Before I wrap this up, here's another "Mighty Marvel Correction Kit!" from the letter's page for Thor #354. I'm going to run it in it's entirety, since the letter writer explains the reason for a fix in #351. That's been reprinted, hasn't it? It wasn't corrected in the trade, was it? That would be pretty damn impressive...

And there's a statement of ownership for good measure! Let's see...under E. "Total distribution: (Sum of C and D) Average no. of copies each issue during preceding 12 months: 171,480. Single issue nearest to filing date: 241,355." Based on the November 2008 Marvel Month-to-Month sales from the Beat, there wasn't a new issue of Thor that month, but the number one book was Ultimatum #1 with 114,230. Way to go, direct market! Thanks for nothing, you...Am I reading this wrong? Maybe the Thor statement counts international sales or something else not counted in Ultimatum's total. Or maybe sales were driven up back in the day by kids cutting up their comics and cutting and pasting corrections...

Panels and pages from Thor #341, "The Past is a Bucket of Ashes" #342 "The Last Viking" (per the last issue blurb!) and #354 "Pickin' Up the Pieces" All written and drawn by Walter Simonson, letters by John Workman Jr, colors by Christie Scheele, edited by Mark Gruenwald.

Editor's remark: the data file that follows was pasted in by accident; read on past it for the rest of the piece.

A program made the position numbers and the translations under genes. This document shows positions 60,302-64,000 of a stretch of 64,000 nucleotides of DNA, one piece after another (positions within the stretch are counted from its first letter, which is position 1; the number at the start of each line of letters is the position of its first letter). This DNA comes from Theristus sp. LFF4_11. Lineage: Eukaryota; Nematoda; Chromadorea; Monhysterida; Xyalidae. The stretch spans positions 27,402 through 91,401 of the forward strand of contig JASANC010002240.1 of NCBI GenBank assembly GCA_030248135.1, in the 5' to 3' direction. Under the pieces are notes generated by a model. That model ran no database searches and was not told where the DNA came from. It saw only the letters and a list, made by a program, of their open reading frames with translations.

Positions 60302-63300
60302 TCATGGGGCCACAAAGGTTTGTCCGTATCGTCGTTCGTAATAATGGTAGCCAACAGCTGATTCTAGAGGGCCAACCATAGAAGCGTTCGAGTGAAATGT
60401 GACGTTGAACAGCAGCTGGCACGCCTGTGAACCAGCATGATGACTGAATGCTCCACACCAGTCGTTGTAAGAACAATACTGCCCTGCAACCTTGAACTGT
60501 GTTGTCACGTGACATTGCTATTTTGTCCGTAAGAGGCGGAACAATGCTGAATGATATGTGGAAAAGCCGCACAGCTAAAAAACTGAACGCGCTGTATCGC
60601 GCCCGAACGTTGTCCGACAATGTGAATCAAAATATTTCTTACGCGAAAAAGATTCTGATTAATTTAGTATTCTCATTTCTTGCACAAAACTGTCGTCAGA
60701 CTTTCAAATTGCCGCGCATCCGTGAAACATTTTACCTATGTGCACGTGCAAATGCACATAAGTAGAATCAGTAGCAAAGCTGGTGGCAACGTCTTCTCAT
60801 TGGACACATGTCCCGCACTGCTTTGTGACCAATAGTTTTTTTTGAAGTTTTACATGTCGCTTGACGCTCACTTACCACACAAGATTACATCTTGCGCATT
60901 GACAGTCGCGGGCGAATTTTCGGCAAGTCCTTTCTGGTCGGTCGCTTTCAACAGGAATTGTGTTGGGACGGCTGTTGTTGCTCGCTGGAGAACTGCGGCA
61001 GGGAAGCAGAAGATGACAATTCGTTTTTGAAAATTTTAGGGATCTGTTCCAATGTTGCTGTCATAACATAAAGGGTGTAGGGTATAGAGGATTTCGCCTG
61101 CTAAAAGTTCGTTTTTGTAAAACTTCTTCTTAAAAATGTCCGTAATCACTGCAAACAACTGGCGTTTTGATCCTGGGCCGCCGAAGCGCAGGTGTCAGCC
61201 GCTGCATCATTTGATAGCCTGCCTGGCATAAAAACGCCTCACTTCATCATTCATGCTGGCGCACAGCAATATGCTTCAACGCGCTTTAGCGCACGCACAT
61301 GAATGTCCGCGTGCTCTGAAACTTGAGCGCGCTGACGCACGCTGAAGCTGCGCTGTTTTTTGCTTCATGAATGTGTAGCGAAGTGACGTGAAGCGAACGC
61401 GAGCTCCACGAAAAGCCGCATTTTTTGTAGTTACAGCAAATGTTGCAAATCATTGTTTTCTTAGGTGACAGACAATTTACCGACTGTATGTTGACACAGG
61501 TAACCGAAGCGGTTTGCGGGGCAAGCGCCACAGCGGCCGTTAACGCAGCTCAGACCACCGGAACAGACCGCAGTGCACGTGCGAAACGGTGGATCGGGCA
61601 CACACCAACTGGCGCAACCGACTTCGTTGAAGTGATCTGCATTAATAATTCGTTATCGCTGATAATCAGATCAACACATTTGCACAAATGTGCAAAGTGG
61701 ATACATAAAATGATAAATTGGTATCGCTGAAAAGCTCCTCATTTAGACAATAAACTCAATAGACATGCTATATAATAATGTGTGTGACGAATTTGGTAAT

Deadpool gives Cap the business in Deadpool #25, "Dead Reckoning, part 3: What the World Needs Now..." Written by Joe Kelly, pencils by Walter McDaniel, inks by Whitney McFarland, Rodney Ramos, Walden Wong, Scott Elmer, and Scott Koblish.

I was going to post a similar correction from Captain America, but I found the one with the error and not the correction. Ironically, I had the one with the correction and not the error as a kid. OK, maybe not so ironically. Some other time, maybe we'll see if I can find #312, which was also the first appearance of Flag-Smasher.

1 comment:

SallyP said...

I know that you can't see Deadpool's expression as he kicks Cap in the nads, but the expression on Cap's face more than makes up for it.